From Italy and Germany to Japan, at least seven universities around the world have used Singlish as a case study in linguistics courses over the past decade.
This is on top of more than 40 academics outside of Singapore – some of whom were previously based here – who have written books or papers on Singlish as part of their research.
Take for instance famous locally produced media content such as Blogger Wendy Cheng’s Web video series Xiaxue’s Guide To Life and Jack Neo’s Ah Boys To Men film franchise, which are filled with colloquial terms, local references and copious doses of Singlish terms such as “lah” and “lor”.
These have found a place in universities around the world, where linguists draw on dialogues used in these local productions to introduce to undergraduates and postgraduate students how Singlish has become a unique variety of the English language.
Last December, assistant professor of linguistics at Boston University Neil Myler introduced Singlish in a module examining the relationship between accents, dialects and society that was taken by 60 students, after coming across the language variety in his own reading.
“I can’t help but be fascinated by Singlish, which has a number of grammatical properties not shared by other English varieties,” said Dr Myler. Among its unique features are particles, or “little words” such as “lah”, that go at the end of sentences and “indicate all sorts of subtle meanings”, he said.
On top of giving a brief general overview of the linguistic features and history of Singlish, Dr Myler used two video clips in his classes.
One was of Ms Cheng explaining Singlish terms, such as how words such as “liddat” and “neh mind” are contractions of phrases “like that” and “never mind”.
The other video had Singlish dubbed over a clip from Disney’s animated film Frozen.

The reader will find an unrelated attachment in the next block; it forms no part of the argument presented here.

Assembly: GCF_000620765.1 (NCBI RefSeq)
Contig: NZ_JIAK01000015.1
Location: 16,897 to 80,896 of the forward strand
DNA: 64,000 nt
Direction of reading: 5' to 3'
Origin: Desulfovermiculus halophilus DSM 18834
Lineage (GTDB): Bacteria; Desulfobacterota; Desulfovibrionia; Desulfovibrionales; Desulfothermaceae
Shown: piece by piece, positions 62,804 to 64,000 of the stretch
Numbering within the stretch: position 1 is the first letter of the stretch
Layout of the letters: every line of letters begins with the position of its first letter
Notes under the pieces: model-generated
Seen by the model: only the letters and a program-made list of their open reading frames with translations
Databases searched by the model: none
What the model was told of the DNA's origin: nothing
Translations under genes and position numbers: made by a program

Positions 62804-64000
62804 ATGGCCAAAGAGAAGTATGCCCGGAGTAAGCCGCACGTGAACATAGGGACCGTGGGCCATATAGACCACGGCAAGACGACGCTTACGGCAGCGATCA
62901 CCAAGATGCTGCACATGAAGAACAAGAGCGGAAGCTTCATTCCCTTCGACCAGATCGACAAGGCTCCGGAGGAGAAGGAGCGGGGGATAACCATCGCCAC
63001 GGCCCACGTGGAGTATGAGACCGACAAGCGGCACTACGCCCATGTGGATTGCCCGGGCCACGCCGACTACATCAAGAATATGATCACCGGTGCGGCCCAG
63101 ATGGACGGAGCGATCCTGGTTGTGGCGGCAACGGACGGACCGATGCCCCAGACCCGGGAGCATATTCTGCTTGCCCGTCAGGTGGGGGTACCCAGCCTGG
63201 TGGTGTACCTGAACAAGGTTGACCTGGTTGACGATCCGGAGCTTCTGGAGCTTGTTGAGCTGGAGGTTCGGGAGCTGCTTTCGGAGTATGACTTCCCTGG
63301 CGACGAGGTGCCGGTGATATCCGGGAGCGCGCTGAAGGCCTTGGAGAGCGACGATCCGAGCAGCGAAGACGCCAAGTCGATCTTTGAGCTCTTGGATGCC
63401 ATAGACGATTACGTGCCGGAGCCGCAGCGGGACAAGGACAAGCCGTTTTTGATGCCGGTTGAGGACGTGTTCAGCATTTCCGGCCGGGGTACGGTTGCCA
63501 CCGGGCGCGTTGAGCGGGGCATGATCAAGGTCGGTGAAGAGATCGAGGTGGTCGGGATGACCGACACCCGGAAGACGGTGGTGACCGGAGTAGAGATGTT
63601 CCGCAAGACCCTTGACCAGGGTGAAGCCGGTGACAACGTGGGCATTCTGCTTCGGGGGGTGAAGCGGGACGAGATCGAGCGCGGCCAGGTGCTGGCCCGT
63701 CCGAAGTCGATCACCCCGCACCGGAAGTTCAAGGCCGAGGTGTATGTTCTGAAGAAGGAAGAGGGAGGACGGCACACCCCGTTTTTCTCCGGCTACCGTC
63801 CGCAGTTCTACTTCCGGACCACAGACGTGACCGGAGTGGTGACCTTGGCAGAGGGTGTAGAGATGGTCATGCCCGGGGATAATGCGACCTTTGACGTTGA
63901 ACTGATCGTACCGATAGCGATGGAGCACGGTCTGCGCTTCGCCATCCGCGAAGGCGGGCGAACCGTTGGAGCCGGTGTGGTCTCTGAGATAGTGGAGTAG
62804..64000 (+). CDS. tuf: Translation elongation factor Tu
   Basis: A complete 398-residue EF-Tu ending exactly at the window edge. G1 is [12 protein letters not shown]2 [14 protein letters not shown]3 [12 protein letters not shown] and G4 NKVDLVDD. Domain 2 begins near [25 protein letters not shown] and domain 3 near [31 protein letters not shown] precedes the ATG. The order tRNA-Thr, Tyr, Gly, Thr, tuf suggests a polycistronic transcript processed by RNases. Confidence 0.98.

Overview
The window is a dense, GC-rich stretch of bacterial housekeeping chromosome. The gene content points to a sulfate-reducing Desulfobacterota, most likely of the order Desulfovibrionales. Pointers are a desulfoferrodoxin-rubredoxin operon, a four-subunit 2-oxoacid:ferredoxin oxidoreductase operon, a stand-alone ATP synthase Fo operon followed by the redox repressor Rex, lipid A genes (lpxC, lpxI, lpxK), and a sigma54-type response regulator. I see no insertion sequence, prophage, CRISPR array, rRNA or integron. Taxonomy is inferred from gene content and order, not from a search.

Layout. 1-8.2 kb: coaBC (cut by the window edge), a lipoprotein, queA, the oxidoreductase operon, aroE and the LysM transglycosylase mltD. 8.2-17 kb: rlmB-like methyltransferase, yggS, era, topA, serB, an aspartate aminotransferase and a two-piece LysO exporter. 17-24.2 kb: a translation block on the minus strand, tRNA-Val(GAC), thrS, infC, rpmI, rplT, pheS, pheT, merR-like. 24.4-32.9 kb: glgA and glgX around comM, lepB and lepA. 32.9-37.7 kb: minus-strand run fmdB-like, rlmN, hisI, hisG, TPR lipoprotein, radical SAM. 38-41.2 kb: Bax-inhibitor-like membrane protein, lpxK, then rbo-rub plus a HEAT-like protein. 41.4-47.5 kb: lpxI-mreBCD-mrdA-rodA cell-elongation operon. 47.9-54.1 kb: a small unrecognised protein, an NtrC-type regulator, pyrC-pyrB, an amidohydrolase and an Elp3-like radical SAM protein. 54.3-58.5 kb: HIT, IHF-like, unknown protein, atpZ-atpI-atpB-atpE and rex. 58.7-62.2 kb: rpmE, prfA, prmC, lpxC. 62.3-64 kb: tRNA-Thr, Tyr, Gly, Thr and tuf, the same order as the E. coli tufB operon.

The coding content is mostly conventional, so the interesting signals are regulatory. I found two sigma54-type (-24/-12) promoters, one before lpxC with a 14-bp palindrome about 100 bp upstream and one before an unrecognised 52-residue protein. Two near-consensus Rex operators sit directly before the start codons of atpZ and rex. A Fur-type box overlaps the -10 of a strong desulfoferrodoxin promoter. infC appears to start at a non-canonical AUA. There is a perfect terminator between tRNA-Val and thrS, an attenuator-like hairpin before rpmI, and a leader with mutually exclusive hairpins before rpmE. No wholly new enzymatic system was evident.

Dr Myler said: “I thought the students would find (Singlish) interesting, since the differences are so striking and its history as a contact variety – a language influenced by words used by several ethnic groups – is fascinating too.”
In Singlish, English words are mixed with terms from Malay, Mandarin, Chinese dialects and Tamil.
Dr Jakob Leimgruber, an assistant professor at the English department of the University of Freiburg in Germany, has been introducing Singlish in classes since 2007.
These include courses in sociolinguistics at Britain’s Oxford University, the University of Lausanne in Switzerland and in his classes at Freiburg.
Dr Leimbruger noted that in Singapore, English is in constant contact with other languages. This means there is no end to potential changes in Singlish. “(This is what) makes (Singlish) so interesting for both researchers and students,” he said.
He said (below) “lah” is his favourite Singlish term because Singaporeans appear to attach a lot of significance to it.
In addition to work by academics, more than 20 Singlish words were added to the Oxford English Dictionary last year.
Dr Leimgruber said Singlish should not be seen as merely ungrammatical English, though scholars are divided on whether it can be defined as a creole language.
“I, like all other linguists working on Singlish, consider it an independent variety of English that comes with its own set of grammatical rules,” he added.
Ms Celia Daggy, 19, an American freshman studying viola performance at Boston University, said she “knew next to nothing about Singapore”, but had a chance to learn about Singapore culture through the class last month.
“It was pretty cool to see a mixing of Eastern and Western languages,” she said.
Concerns about how the use of Singlish may displace the mastery of standard English by Singaporeans have been raised in the past.
Last year, the press secretary to Prime Minister Lee Hsien Loong responded to an opinion piece on the flourishing of Singlish in The New York Times by Singaporean poet and literary critic Gwee Li Sui, saying that the use of Singlish “will make it harder for Singaporeans to learn and use standard English”.
Mr Goh Eck Kheng, chairman of the Speak Good English Movement, had also said that not everyone who speaks Singlish can speak English.
“There are those who think Singlish is English. Others habitually use ungrammatical, fractured English,” he said last year.
Dr Ng E-Ching, a lecturer at the National University of Singapore’s English department, said the increasing use of Singlish has accompanied increasing use of standard English here, and that it is difficult for critics to “hold back the tide” when it comes to Singlish usage.
“If people are going to be proud of being Singaporean, they’re also going to want to sound Singaporean. The prestige of Singlish will rise or fall with the prestige of being an ordinary Singaporean,” she said.
By Yuen Sin, The Straits Times, February 2017
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